1:4-10. This account of the call of Jeremiah gives a very good idea of the mysterious nature of every divine call a call from all eternity and involving no merit on the part of the person called, in which God makes known to a soul the why and wherefore of his or her life. No one comes into being by accident, for everything that happens is part of Gods providence (v. 5). Gods action in creating a person is described graphically formed you in the womb a word used to describe what a potter does when he models something in clay. The Lord knew Jeremiah a reference to his choosing him for a specific mission (cf. Amos 3:2; Rom 8:29); God has a plan for each person, and he endows each with talents that equip him or her to put that plan into effect. The passage also talks of a consecration, that is, the earmarking of a person or thing for the service of God. Gods plan for someone, made before the person is born, emerges in due course, when he or she is old enough to take on the assignments that God has been preparing him for. Glossing this passage, St John Chrysostom, has God say this: I am the one who knit you together in your mothers womb. Your life is not a work of nature, nor the fruit of suffering. I am the origin and cause of all things: you should obey and offer yourself to me, and he adds: It does not begin with I consecrated you: first, I knew you; then I consecrated you. Thus is the original choice shown, and after the original choice, the particular calling (Fragmenta in Ieremiam, 1).
When the mystery of a persons calling begins to be revealed, their initial reaction can be one of fear, because they are very conscious of their limitations and feel that they are not up to the tasks that the Lord entrusts them with. Jeremiah, for example, argues that he is too young (v. 6). We do not know how old he was at the time, for the word he uses to describe his age (naar) is imprecise. He was probably only an adolescent (cf. Gen 37:2; 1 Sam 2:18; 3:1-21). In responding to a vocation, one needs to listen, above all, to God who calls, who never leaves his chosen ones on their own, and who always gives them the wherewithal to carry out the mission he is charging them with (vv. 7-8).
The Lords symbolic gesture of putting out his hand to touch Jeremiahs mouth, as if to fill it with divine words, is similar to other gestures found in accounts of the calling of prophets (cf. Is 6:7; Ezek 2:8-3:3; Dan 10:16). It is to tell the man not to be concerned: he can rest assured that God will give him the right words to express himself. It is a promise similar to that made by Jesus to his disciples: he assured them of the Holy Spirits help when the time came for them to bear witness to him (cf. Mt 10:19-20).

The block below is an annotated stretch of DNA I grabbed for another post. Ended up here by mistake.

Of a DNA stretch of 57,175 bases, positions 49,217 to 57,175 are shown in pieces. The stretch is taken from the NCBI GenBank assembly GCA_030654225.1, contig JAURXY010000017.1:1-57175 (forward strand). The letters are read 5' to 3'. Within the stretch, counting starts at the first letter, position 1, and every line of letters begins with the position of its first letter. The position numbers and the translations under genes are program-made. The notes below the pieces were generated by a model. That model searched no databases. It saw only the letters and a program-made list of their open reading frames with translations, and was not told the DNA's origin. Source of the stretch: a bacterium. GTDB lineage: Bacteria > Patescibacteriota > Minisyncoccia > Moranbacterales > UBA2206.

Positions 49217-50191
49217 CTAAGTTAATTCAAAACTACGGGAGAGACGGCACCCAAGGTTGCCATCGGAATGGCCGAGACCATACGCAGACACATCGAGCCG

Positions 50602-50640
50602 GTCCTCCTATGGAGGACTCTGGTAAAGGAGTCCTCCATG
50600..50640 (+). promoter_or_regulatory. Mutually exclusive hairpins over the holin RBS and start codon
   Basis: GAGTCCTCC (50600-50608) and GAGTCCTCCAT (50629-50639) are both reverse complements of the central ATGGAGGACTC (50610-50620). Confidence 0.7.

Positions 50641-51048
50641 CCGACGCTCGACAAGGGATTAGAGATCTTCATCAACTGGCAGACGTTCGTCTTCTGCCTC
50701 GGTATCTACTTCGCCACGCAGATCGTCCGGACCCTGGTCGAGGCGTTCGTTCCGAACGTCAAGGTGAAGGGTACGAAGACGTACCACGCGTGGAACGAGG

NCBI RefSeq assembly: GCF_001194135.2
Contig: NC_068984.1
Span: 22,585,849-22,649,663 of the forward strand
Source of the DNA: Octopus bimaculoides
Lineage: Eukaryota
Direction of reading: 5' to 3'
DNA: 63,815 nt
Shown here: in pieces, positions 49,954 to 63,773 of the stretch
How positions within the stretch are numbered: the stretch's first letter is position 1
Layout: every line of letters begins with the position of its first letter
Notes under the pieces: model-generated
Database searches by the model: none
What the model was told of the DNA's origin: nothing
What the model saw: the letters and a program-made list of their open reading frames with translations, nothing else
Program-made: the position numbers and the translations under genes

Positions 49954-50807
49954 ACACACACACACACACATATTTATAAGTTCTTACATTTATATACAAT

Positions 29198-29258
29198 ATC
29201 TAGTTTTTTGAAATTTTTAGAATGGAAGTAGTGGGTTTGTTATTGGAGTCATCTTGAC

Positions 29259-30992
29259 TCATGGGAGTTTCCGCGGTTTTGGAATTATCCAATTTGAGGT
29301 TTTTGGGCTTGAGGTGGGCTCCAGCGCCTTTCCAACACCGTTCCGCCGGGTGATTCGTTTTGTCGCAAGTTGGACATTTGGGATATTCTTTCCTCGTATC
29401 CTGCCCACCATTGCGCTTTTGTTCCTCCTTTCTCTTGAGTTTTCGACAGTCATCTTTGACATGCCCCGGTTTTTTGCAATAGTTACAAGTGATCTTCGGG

The assignment given to Jeremiah implies a heavy responsibility; he will need fortitude if he is to carry it out (v. 10). It involves in the first place doing destructive things (plucking up, breaking down, destroying and overthrowing) and only then come constructive roles (building and planning). St Gregory the Great will apply the same idea to the attention that is called for in the pastoral care of the faithful: One cannot build up if what disturbs the foundation has not been destroyed. In other words, the sweet words of good preaching are sown in vain if the thorns of self-love have not first been plucked from the hearts of listeners (Regular pastoralis, 3, 34).
From: 1 Peter 1:3-9
Praise and Thanksgiving to God
3-12. This passage, a hymn of praise and gratitude to God, developing what is proclaimed in v. 2, is more explicit about the action of each Person of the Blessed Trinity: by making his choice of Christians, God the Father has destined us to a marvellous heritage in heaven (vv. 3-5); to attain this we need to love and believe in Jesus Christ our Lord (vv. 6-9); the Holy Spirit, who earlier proclaimed salvation by the mouth of the Old Testament prophets, is now, through those who preach the Gospel, announcing that salvation has arrived (vv. 10-12).
3-5. When the fruits of the Redemption are applied to us, a kind of rebirth takes place. St Peter is the only New Testament writer to use the Greek term translated here “we have been born anew” (cf. also 1:23). However, the same idea occurs elsewhere: St John speaks of the action of the Holy Spirit at Baptism as causing one to be born again (cf. Jn 3:1ff; also, e.g., 1:12-13; 1 Jn 2:29; 3:9); St Paul refers to “a new creation” to describe the effects of Redemption (cf., e.g., Gal 6:15; 2 Cor 5:17); and St James calls Christians the “first fruits of his creatures”(Jas 1:16-18).
Through this being born again, God destines us “to a living hope”, which centers on the inheritance of heaven, here described as “imperishable” (it is eternal), “undefiled” (it contains no evil) and “unfading” (it will never grow o Id). The sacred writer uses these adjectives of negation to show that heavenly things are not subject to any of the imperfections and defects of earthly things.